The 2019 season was historic for the University of Virginia football program. There were some firsts for Cavalier football, including …
– Winning the Atlantic Coast Conference Coastal Division title.
– Playing in the ACC Championship game.
– Earning a bid to the prestigious Orange Bowl, a longtime major bowl now one of the “New Year’s Six” bowl games – the Orange, along with the Chick Fil-A Peach, Cotton, Fiesta, Rose and Sugar Bowls, rotate turns in hosting the College Football Bowl Playoff games.
In addition to the first-time accomplishments, the 2019 Cavaliers achieved the following …
– Beating Tech! UVA snapped a 15-game losing streak to rival Virginia Tech with a thrilling 39-30 victory in Scott Stadium. Mendenhall has said repeatedly that beating Virginia Tech is a must for his program to take another step forward. After letting the Commonwealth Cup slip through their fingers in Blacksburg last season, the Hoos got the job done in Charlottesville this year.
– Virginia won nine games for just the seventh time in school history, joining the 1895, 1994, 1995, 1998, 2002 and 2007 teams. UVA has won 10 games in a season only once, doing so in 1989.
– UVA earned a bowl berth for a third straight season for the first time since Al Groh’s teams accomplished the feat in 2002-2005. If Virginia makes a bowl next season, it will be the third time in school history the Cavaliers have achieved a postseason bowl berth in four straight seasons. UVA has never reached a bowl five seasons in a row.
The culture Bronco Mendenhall sought to establish seems solidly in place, as this team showed grit and resiliency on its way to a 9-5 campaign. “The Standard” has been established. Just as it had in 2017 and 2018, UVA football increased its’ win total from the previous year and applied lessons learned from the previous year.
In 2019, Virginia football went from rebuilding to facing a new kind of pressure … high expectations. Last season’s 8-5 record, convincing Belk Bowl victory, as well as the return of star quarterback Bryce Perkins, an experienced defense, and more, led the media to pick the Cavaliers as the preseason favorites to win the ACC Coastal Division.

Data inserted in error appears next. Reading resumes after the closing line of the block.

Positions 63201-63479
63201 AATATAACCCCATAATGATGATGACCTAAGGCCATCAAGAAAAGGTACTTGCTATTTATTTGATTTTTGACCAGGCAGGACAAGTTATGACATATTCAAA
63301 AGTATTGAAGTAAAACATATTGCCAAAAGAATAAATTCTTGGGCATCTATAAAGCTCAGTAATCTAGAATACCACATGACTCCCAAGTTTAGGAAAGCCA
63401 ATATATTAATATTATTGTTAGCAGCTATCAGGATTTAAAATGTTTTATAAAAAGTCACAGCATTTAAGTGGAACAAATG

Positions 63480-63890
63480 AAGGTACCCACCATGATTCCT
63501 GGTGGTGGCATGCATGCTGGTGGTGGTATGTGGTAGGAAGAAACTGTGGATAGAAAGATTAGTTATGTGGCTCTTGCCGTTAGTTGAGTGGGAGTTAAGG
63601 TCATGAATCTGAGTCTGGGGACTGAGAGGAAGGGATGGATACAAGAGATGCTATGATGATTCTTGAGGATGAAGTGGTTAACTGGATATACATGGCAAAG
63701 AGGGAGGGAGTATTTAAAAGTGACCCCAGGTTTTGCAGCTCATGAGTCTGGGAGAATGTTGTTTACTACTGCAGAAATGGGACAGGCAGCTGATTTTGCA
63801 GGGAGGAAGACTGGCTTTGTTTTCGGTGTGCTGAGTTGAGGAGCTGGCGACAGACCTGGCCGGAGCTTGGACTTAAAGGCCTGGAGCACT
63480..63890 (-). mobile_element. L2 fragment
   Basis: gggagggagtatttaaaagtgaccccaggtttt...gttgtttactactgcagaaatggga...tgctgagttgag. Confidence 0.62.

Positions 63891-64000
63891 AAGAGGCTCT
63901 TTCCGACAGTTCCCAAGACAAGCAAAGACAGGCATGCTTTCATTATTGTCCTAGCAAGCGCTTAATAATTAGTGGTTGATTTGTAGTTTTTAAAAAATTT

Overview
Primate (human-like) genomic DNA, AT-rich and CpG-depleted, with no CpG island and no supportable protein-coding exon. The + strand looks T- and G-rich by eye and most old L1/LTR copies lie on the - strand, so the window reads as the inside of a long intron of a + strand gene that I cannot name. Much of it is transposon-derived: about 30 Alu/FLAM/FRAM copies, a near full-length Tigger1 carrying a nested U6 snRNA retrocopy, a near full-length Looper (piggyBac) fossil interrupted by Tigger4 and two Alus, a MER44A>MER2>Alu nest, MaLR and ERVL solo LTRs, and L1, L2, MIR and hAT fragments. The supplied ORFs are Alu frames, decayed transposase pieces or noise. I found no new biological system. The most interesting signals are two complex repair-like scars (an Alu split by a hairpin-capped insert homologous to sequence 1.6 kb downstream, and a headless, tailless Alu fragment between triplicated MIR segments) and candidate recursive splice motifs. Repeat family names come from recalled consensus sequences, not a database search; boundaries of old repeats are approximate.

The high expectations didn’t affect the Cavaliers, who instead followed the lead of their coach in terms of ignoring positive or negative outside “noise”. That is, anything that gets in the way of preparing for an opponent. Facing Pitt, a team that handled UVA in Charlottesville in November of 2018, on the road in the season opener also helped keep the Cavaliers’ focused.
Virginia took care of business in the Steel City, winning 30-14. Aside from dropping a very winnable game at Miami (you can argue UVA should have beaten Louisville as well, but Louisville was better than anyone expected), Coach Mendenhall’s group took care of the “business” of winning the games they needed to win on their way to a Coastal Division title. Some notable accomplishment on the division title run …
– Winning November. The Cavaliers were 2-10 in November in the previous three seasons under Mendenhall. Last season, Virginia controlled its Coastal destiny at the start of November only to lose its final three ACC games. 2019 was different. UVA won all four November contests – beginning with a road win at UNC and ending with the home victory over Tech, with home wins over Georgia Tech and Liberty in between – and seized the ACC Coastal title.
– Clutch road wins. UVA entered 2019 with only four true road wins in three seasons under Mendenhall. While the Hoos endured all three regular season losses on the road, they did pick up two huge conference wins, including the pressure-packed season opener at Pitt and the November opener at UNC. Those wins were crucial in a close Coastal race.
Resilience, adaptability and improvement spurred Virginia in 2019. Mendenhall speaks of complementary football often, and Virginia needed to perform well in all three phases to be successful, but the defense was the anchor of this team to start the season. The Cavaliers surrendered 16.5 points per game as the Hoos defeated Pittsburgh, William & Mary, Florida State and Old Dominion to jump out to a 4-0 overall record that included two conference wins. UVA allowed an average of 17.7 points per game in the first seven games (factoring only scores by the opposing offense).